Geology and hydrologyEdit
The Kaiser is part of the Northern Limestone Alps and consists mainly of Wetterstein limestone and dolomite. The Wetterstein limestone has a maximum thickness of about 1000 m, which corresponds to the maximum height of the rock faces (Felsabbrüche) of the Kaiser. The younger dolomites are mainly found in the valley hollows. Extensive moraine fields are a remnant of the Würm glaciation. The Kaiser Mountains are drained in the west by the Sparchenbach, which flows through the Kaisertal and later empties into the Inn; in the east by the Kaiserbach, which flows through the Kaiserbachtal and discharges into the Großache which in turn flows into the Chiemsee lake; in the north by the Weissenbach and in the south, in the area west of the so-called Ellmauer Tor, by the Weißache - which also drains into the Inn; and to the east of the Ellmauer Tor (watershed) by the Goinger Hausbach and Rettenbach, both of which flow into the Reither Ache, another tributary of the Großache. Between Fleischbank and the Goinger Halt is a small cirque glacier that will probably disappear soon as average temperatures rise. In the far west of the mountain range is Lake Hinterstein which is used as a bathing lake.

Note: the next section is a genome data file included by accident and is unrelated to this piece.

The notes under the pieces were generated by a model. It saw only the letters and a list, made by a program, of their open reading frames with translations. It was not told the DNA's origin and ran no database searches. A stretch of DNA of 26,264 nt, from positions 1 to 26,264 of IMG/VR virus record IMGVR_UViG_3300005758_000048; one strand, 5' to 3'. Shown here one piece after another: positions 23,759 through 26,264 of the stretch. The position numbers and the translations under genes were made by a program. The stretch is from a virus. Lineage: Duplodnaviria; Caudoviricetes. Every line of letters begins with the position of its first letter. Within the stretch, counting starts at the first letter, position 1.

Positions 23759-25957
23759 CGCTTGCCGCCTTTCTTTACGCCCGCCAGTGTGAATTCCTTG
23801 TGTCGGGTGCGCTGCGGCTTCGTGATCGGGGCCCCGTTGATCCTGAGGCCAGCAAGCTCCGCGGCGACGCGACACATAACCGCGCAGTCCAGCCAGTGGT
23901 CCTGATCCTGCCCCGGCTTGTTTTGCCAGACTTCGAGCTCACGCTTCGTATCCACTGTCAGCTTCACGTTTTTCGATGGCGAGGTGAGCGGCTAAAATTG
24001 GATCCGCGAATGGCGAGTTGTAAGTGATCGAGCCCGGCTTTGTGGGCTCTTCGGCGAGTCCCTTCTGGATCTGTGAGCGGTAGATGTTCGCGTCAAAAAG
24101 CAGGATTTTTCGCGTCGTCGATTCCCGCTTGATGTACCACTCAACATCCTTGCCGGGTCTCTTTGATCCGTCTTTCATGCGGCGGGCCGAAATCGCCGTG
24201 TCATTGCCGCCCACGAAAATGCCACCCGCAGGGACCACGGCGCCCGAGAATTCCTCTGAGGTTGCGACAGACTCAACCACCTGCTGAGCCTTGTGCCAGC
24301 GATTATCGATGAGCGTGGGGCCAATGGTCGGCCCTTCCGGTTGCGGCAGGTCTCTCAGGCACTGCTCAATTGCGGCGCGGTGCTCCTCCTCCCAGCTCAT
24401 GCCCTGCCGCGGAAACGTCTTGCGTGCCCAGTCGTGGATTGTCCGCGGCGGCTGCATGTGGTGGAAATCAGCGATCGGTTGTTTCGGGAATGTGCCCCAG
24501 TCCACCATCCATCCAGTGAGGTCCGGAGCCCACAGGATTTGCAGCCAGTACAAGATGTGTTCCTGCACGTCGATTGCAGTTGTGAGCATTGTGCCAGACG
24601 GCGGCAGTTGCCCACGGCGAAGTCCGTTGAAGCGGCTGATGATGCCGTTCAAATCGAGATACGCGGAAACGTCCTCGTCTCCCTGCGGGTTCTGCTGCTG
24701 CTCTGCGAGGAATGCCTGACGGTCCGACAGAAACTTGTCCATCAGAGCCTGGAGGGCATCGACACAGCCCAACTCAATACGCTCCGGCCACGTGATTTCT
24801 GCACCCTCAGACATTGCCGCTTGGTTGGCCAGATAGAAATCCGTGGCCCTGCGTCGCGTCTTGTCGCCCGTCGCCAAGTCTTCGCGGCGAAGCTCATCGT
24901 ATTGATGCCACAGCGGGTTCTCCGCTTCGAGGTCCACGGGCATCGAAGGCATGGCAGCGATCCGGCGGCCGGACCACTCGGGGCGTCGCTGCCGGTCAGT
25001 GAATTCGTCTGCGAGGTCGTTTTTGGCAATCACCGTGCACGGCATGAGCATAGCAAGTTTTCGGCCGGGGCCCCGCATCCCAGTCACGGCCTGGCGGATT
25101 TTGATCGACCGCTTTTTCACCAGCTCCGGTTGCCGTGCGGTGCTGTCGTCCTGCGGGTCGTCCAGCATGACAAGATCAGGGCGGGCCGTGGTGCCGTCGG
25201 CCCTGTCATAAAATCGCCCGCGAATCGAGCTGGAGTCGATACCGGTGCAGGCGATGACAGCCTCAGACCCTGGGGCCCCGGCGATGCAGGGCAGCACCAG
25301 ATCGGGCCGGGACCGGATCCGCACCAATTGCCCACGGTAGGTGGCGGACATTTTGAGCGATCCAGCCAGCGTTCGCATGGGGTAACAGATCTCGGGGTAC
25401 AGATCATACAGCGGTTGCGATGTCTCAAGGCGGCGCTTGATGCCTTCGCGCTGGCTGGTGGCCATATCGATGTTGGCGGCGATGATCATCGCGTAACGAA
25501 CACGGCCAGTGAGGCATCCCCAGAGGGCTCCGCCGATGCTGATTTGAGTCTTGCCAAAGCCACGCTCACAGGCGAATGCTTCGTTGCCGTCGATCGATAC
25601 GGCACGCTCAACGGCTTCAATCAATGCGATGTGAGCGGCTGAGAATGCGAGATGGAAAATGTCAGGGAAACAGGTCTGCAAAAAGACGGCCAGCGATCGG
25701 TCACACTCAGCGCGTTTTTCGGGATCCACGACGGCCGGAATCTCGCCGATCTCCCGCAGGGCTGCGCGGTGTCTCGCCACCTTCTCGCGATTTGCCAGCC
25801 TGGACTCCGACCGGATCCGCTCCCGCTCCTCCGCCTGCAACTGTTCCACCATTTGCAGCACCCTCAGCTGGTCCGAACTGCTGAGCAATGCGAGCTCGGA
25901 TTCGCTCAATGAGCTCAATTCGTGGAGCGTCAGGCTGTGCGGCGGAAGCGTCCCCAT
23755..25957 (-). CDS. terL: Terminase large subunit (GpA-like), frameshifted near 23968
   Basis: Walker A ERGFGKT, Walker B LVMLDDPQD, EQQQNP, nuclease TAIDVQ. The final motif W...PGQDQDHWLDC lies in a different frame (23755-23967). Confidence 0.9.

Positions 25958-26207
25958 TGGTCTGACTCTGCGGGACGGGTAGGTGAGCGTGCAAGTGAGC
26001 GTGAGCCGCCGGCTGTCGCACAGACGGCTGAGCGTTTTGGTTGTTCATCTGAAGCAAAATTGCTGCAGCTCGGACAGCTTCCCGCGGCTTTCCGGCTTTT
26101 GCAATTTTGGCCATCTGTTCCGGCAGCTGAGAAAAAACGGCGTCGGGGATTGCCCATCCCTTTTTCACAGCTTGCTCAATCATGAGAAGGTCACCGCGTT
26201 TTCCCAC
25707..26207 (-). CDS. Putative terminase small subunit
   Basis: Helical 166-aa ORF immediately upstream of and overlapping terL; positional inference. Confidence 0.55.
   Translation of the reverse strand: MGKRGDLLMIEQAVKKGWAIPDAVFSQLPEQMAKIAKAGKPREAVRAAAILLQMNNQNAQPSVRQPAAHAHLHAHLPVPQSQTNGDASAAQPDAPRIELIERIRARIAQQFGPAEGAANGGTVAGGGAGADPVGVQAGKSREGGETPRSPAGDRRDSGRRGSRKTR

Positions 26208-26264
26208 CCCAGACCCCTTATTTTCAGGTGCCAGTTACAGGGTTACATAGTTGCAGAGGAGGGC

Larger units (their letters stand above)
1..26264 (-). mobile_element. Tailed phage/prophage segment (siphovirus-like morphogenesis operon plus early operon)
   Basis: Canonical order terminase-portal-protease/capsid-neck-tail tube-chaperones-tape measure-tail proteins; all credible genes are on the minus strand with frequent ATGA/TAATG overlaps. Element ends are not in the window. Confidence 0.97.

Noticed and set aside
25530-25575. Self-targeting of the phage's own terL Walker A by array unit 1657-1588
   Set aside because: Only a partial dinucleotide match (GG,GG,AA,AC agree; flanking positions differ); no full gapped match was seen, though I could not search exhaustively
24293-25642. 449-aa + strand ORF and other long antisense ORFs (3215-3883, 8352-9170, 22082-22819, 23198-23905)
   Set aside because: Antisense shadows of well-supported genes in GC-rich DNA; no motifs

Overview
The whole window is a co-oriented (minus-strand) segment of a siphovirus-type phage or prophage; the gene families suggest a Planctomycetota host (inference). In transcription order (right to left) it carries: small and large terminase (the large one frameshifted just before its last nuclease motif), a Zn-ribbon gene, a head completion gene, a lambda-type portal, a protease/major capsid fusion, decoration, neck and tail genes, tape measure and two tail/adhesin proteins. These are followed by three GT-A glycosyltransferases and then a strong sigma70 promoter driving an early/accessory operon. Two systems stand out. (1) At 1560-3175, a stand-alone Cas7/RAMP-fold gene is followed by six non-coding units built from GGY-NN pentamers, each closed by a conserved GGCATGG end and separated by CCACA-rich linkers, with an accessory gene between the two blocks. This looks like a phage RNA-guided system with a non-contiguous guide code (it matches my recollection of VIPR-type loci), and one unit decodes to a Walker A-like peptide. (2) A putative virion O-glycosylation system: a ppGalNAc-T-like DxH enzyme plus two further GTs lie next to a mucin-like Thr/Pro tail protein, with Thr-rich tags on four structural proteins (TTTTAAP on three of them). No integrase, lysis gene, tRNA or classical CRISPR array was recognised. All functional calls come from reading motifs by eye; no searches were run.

The first dated evidence of human settlement in the Kaiser Mountains goes back 4000 to 5000 years. These are discoveries of the remains of Stone Age hunters in the Tischofer Cave. Other discoveries have revealed the presence of Bronze Age settlers in the cave. Documentary evidence of human settlement in the Kaisertal in the Middle Ages date back at least to 1430. There is a purchase agreement from that year for a farm called Hinterkaiser. The name "Kaiser" for the area is older and already appears by 1240 in a Kitzbühel directory of goods which speaks of a Gamsgiayt an dem Chaiser. In 1611 there is an annotation to a picture in the maps of Matthias Burgklehner that states "There is in the dominion of Kufstein the Kayser, a very high mountain range, which is just like an imperial crown, on account of its many peaks, and also because it appears from an altitude and miles away as if it is round and crowned." (original: "Es ist in der Herrschaft Khueffstein der Kayser, ein sehr hoches Gepürg, so einer kaiserlichen Cron gleich ist, seiner vilfeltigen Zinggen halber, dann auch, dass er in der Heche vil Meils Wegs weit, als ob er rund und gekrönt ware, gesehen wird.")